Eleventh Circuit Says No Benefits Under RESPA If You Address Your Mail Incorrectly

Eleventh Circuit Court of Appeals, Atlanta

Eleventh Circuit Court of Appeals, Atlanta

In Bivens v. Select Portfolio Servicing, Inc., No. 16-15119 (11th Cir. Aug. 17, 2017), the Eleventh Circuit upheld the rejection of the homeowner’s Real Estate Settlement Procedures Act (“RESPA”) claim, all because he mailed a letter to the wrong address.

Bivens received a letter from Select Portfolio Servicing (“SPS”) indicating it would be his new loan servicer on his home loan.  Through his attorney, he wrote a letter to SPS–an attempt at a “qualified written request” (“QWR”) under RESPA–“demanding proof of its authority to service his loan.”  But he did not send the letter to the address SPS had designated for receiving QWRs–instead he used a “general correspondence” address.  SPS responded, but did not provide Bivens all the information he requested, so Bivens sued SPS for an alleged RESPA violation.

The district court granted summary judgment for SPS because Mr. Bivens had failed to mail his QWR to the designated address.  On appeal, the 11th Circuit agreed and affirmed.  The 11th Circuit recognized that the Department of Housing and Urban Development’s regulations “authorized servicers to ‘establish a separate and exclusive office and address for the receipt and handling of qualified written requests.'”  The Secretary of the Department, in a rulemaking notice, had also explained that if a servicer did establish such an office, the borrower was required to “deliver its request to that office in order for the inquiry to be a ‘qualified written request.'”  Bivens, undisputedly, did not.

The 11th Circuit concluded that SPS had properly designated an exclusive address for receiving QWRs.  It rejected Bivens’ arguments that he was not sufficiently notified of the specific address, and dismissed Bivens’ assertion that the common mail processing at that same address rendered it non-qualifying as a “separate and exclusive office” under the regulations.  In sum, the 11th Circuit held that Bivens’ failure to mail the QWR to the designated address relieved SPS of any duty under RESPA to respond to it.

Bivens’ claim failed not because of substantive merit but on a techncality, that probably could have been avoided through more careful reading of important notices or a better understanding and knowledge of applicable regulations.  Don’t let this happen to you!  “Technicalities” are one of many reasons to consult an appellate attorney early on–an extra set of eyes that can reduce cost, expedite proceedings, and potentially avoid a later call to a malpractice carrier.

Newsom Confirmed for Eleventh Circuit Vacancy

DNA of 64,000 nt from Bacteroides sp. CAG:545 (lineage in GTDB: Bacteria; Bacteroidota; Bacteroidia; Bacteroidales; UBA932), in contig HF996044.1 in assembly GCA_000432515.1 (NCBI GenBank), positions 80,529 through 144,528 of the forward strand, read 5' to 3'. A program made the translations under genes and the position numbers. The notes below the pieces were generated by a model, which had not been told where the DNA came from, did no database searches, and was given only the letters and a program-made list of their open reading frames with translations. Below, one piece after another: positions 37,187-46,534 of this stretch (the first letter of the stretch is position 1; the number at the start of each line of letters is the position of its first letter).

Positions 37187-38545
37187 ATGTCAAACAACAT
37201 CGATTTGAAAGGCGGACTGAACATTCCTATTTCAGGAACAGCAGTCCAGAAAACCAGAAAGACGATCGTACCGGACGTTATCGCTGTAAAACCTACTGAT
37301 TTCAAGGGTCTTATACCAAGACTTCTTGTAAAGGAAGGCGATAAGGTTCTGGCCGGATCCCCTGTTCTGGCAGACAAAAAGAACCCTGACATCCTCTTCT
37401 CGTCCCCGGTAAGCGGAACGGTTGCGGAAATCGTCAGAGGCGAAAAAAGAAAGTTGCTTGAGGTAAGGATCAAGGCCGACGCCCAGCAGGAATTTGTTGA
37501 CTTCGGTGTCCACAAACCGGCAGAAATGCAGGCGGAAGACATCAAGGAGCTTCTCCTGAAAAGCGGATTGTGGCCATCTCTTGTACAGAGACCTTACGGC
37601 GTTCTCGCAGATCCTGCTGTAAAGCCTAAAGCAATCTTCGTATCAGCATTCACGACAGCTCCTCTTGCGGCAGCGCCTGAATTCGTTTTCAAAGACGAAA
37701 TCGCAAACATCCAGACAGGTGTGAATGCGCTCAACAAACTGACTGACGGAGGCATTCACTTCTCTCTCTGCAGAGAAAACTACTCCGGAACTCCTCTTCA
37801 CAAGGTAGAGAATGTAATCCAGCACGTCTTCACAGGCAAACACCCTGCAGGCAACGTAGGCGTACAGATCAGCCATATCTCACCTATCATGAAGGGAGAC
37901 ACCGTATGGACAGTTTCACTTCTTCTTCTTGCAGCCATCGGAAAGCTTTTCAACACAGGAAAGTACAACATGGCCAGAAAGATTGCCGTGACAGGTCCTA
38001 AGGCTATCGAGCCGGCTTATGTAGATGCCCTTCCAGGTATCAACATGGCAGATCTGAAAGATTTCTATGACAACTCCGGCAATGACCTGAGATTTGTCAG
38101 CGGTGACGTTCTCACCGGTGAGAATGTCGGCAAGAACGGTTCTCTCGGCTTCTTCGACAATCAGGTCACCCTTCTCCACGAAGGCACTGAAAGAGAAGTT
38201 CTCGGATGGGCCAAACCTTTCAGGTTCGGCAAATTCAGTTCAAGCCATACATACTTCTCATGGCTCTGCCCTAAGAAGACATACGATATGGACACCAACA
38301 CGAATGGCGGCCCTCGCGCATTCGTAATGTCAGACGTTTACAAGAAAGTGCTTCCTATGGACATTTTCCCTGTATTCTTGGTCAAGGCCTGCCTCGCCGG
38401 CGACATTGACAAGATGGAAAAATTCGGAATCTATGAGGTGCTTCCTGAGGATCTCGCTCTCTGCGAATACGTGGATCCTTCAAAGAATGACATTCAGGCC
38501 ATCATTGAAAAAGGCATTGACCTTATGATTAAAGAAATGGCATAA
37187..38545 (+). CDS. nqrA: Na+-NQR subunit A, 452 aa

The Senate yesterday, in a 66-31 vote, confirmed Birmingham appellate attorney Kevin Newsom to fill the Eleventh Circuit vacancy left by the Honorable Joel Dubina when he took senior status in 2013.

Prior to his confirmation, Newsom was a partner with Bradley Arant Boult Cummings in Birmingham, where he served as chair of the firm’s appellate group. He formerly served as Solicitor General of Alabama. He is the Fifth Trump nominee to be confirmed by the Senate, and the first on the Eleventh Circuit. Check out Senator Shelby’s floor speech for more background on our new judge.

Eleventh Circuit Amended Rules Go Into Effect Today With Minor Changes

Eleventh Circuit Court of Appeals, Atlanta

Eleventh Circuit Court of Appeals, Atlanta

Amendments go into effect today, August 1, 2017, for six of the Eleventh Circuit’s local rules.  The changes are minimal and, on the whole, positive for parties and practitioners alike.

  • 11th Cir. R. 22-3:  The use of the clerk’s form for filing “a second or successive habeas corpus petition or motion to vacate, set aside or correct sentence” is no longer required, but merely encouraged in some cases.
  • 11th Cir. R. 31-1(d):  In addition to jurisdictional questions on main appeals, the rule now also contemplates potential jurisdictional questions on cross-appeals, expressly providing for postponement of the due date of the appellee-cross-appellant’s brief until the court determines that the appeal should proceed.
  • 11th Cir. R. 42-2(e):  A motion to set aside a dismissal of a civil appeal for failure to file a brief or appendix must now only be accompanied by the missing document, not both as previously required.
  • 11th Cir. R. 46-1:  Incorporates some of the content from FRAP 46, IOP 3 regarding attorney admission fees, and replaces specific payment information with references to 11th Cir. R. 46-3 and the court’s website.
  • 11th Cir. R. 46-2: deletes the specific dollar amount required for bar membership renewal, instead referencing the court’s website.
  • 11th Cir. R. 46-4: deletes payment information, instead referencing the court’s website.

You can view the full text of the updated rules here [.pdf].  Give us a call if you have a federal appeal coming up–we’re experienced in navigating the numerous technicalities of the federal appellate rules.